Yes, as Walsh makes clear in his speech, the OCC’s objective isn’t to investigate foreclosures but to put the foreclosure problem behind them, which is tantamount to covering it up. As reader MBS Guy noted:

If a borrower is fighting a foreclosure and submits their loan to the OCC approved reviewers, they are probably taking a big risk. If the reviewer finds no meaningful wrongdoing on the part of the servicer, then the servicer is almost certain to use that result as evidence against the borrower in their foreclosure challenge. Since the OCC hasn’t established any real standards for what a violation might be, it’s a total crapshoot for borrowers. Meanwhile, what court wouldn’t find persuasive an OCC sanctioned review that declared no wrong doing or no harm.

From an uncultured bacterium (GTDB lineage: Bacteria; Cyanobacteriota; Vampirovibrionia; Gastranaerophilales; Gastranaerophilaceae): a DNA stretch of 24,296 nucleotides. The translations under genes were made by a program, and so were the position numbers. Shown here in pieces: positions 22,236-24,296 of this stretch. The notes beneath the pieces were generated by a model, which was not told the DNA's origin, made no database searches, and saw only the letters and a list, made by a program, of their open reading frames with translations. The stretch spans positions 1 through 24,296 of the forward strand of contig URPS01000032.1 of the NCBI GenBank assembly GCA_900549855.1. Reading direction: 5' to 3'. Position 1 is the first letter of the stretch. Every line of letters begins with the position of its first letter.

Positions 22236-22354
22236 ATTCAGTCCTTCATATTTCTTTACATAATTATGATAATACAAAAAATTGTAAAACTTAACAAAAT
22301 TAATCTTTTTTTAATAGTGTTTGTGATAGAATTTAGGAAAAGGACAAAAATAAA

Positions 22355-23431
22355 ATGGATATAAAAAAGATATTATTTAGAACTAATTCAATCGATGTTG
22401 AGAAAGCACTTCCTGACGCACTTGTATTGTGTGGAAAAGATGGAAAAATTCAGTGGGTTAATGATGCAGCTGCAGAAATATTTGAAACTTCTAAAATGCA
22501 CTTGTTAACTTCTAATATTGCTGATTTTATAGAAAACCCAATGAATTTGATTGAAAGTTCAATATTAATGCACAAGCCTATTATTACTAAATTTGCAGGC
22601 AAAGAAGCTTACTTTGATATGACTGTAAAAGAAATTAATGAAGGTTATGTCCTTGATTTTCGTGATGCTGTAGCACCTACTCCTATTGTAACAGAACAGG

Also, what exactly are the incentives that the OCC are using to get borrowers to submit their loan for review? The possibility of some monetary settlement, the terms and amount of which will be determined at some later date. That’s just absurd.

I’d view the low participation rate as a good sign – even desperate borrowers no longer believe anything this Administration says regarding mortgages, banks,So or the economy.

So do your friends and contacts as favor. Circulate this post to them and urge them to pass it on to anyone who might be a candidate for the OCC foreclosure reviews. Warn them that it’s jerry rigged in favor of the banks and will serve to prejudice any legal action they might decide to take against them.

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  1. Conscience of a Conservative